Hard disk power on time can be determined by examining the #9 "Power on time count" S.M.A.R.T. attribute of the hard disk. This value is supported by most modern IDE and S-ATA hard disks.
The raw value of this attribute is constantly increasing when the hard disk is under power (running, but not neccessarily performing a read or write operation). The unit of the time depends on the manufacturer. It can be hours (the value is increased once per every hour), minutes or half-minutes. Different units are also possible and two hard disks from the same manufacturer may not have same time units.
After installation, Hard Disk Sentinel starts examining this attribute. It checks the elapsed time between two consecutive increases of the raw value of this attribute. During this test, an estimated power on time value is displayed (with grey color) and it may not be accurate. This test can run up to 20 minutes. If the user closes the application during the test, it will be automatically restarted on the next launch of Hard Disk Sentinel until it can determine the unit of time used on all hard disks. After successful measure, the unit is saved and it will be used automatically later. This measurement has no effect on the performance of the hard disk or the computer.
After the measurement (or if it is not required) the exact, accurate power on time value is displayed (with black color) and the "estimated value" text is not displayed. If the displayed value seems to be incorrect (too low or high), the "Repeat Test" button can be used.
When the measurement completed, it is recommended to send a test report. The received reports help in further development and it is possible that in a later version the exact power on time count will be displayed from the first time (without the need of the measurement).
The value displayed next to the Power on time indicates the total time the drive was running (powered). Idle time (when there was no read or write operation) also increases this value but standby time does not increase this time. One displayed day means 24 hours. For example, a two years old hard disk which is used 12 hours every day will show the same "power on time" as a one year old hard disk which is used in 24/7 mode (like a 3 years old hard disk working 8 hours every day).
Note: the power on time display may not be correct on some models.
By default, the total expected lifetime of a hard disk in perfect condition is defined as 5 years (running every day and night on all days). This is equal to 1825 days in 24/7 mode or 43800 hours.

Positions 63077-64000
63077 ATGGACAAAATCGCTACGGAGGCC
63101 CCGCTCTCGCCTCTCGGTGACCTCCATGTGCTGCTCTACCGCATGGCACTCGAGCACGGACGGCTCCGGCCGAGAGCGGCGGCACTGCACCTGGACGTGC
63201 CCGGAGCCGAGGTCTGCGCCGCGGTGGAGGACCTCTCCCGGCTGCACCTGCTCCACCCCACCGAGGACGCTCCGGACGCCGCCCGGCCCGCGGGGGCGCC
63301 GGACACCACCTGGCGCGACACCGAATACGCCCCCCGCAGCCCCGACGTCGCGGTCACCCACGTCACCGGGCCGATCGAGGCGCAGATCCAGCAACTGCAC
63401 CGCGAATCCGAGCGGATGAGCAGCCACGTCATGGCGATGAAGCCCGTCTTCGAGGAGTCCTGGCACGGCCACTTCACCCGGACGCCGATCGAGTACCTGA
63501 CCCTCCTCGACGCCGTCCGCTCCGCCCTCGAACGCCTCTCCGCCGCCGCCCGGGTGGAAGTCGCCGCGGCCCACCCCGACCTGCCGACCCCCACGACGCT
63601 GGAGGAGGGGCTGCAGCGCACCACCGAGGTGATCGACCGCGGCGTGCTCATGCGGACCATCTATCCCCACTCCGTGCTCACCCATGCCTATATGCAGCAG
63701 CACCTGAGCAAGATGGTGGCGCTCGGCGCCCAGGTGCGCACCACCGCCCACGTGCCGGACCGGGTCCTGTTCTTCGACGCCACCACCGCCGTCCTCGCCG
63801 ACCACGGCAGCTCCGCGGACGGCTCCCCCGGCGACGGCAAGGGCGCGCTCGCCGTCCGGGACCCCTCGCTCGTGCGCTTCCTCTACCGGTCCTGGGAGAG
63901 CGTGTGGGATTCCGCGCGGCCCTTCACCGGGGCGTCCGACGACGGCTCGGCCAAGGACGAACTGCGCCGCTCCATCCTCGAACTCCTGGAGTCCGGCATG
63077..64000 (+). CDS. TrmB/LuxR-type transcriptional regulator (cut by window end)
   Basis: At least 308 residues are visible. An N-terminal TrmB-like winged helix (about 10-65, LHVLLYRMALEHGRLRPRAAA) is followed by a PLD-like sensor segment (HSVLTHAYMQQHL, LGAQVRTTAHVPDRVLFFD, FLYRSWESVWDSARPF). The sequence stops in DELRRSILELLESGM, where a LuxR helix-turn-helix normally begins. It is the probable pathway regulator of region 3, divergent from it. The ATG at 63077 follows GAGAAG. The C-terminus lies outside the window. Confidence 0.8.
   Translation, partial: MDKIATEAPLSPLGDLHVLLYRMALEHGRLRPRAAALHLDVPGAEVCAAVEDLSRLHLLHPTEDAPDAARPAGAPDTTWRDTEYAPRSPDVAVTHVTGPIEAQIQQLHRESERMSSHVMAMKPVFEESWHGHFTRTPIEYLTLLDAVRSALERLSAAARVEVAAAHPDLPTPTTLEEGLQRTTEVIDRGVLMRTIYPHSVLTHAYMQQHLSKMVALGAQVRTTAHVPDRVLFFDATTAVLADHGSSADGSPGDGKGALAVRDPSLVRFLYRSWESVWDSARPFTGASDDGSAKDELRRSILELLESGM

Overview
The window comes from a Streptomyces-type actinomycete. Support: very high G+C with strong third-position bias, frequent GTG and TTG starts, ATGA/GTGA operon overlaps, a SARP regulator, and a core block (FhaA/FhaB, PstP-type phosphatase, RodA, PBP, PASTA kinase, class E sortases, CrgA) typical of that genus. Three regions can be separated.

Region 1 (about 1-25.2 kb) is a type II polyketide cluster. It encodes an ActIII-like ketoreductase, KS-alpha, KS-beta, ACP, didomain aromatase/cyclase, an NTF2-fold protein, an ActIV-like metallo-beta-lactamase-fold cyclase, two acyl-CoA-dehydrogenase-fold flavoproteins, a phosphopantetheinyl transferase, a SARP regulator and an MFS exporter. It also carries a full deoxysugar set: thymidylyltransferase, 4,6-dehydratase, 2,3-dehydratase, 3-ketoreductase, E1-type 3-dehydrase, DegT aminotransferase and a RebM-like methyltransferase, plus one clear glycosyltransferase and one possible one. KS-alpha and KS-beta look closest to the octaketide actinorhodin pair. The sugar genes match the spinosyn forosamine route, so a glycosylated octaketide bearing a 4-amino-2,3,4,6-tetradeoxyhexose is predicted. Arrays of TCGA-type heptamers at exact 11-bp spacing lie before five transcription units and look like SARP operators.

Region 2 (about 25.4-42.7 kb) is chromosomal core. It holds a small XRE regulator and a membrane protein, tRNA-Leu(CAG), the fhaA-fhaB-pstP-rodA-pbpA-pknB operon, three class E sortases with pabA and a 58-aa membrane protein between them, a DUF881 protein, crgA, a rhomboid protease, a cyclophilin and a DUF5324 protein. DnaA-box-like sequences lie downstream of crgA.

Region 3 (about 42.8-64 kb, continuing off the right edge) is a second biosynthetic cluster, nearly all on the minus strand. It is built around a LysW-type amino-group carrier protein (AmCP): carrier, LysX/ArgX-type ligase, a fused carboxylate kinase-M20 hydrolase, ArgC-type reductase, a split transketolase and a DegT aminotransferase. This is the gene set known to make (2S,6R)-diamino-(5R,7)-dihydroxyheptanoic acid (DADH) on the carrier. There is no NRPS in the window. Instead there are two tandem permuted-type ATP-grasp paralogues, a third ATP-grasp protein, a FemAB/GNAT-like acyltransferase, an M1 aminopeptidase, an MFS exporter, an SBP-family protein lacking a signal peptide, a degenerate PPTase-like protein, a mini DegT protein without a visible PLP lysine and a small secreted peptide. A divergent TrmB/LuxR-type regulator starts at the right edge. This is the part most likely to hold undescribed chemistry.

The elapsed power on time decreases this value.
The result is decreased according the number of days when the temperature was too high. If the maximum (peak) temperature was high, it is not so critical but if the average temperature was too high (it means the temperature was high for longer time) the result is reduced drastically.
The result is multiplied by the square of the health value of the disk.
Note: Hard Disk Sentinel displays 1000 days as maximum value for estimated remaining lifetime. Of course in an ideal situation this value will not decrease even after hundreds of days.
For example: the hard disk is working for 600 days (600 x 24 hours) and its temperature was not too hot (there were no days with too high average temperature) and the health is 70%. The total remaining lifetime is 1225 x 0.7 x 0.7 = 600 days and 6 hours.
As you can see, the health value drastically determines the estimated remaining lifetime of the hard disk. If the health value is low, the remaining lifetime display will remain unchanged for many days, even if the power on time value increases. For example, if the health value is 25% for a hard disk, 16 days needed (assuming the hard disk is working 24 hours daily) to decrease the remaining lifetime with one single day (because 16 x 0.25 x 0.25 = 1).
Note: the estimated remaining lifetime depends on many factors (temperature, health) so it is recommended to perform the steps of the temperature calibration and select the correct condition calculation method based on the actual situation and use the correct offset values for the S.M.A.R.T. attributes if neccessary. Only advanced users should use and modify these options because a wrong combination of settings may result in improper display of some values.
If the "Analyse vendor specific values" setting is used, the estimated lifetime is determined by the threshold exceed date for the critical S.M.A.R.T. attribute which will reach its threshold before any other critical S.M.A.R.T. attributes of the hard disk. Such threshold exceed dates are displayed on the S.M.A.R.T. attribute graphs of a hard disk (if the "display vendor specific values" option is selected next to the graph).
Note: this method is reliable only if Hard Disk Sentinel constantly analyses the hard disks for a very long time (this may be weeks or even months). In other cases it is possible to predict incorrect results by a small degradation of the attributes (for example, threshold exceed date would be in January 2100. Of course this is not real but such values may appear in other hard disk monitoring applications). To avoid this situation, Hard Disk Sentinel displays 1000 days as maximum value for estimated remaining lifetime. Of course in an ideal situation this value will not decrease even after hundreds of days.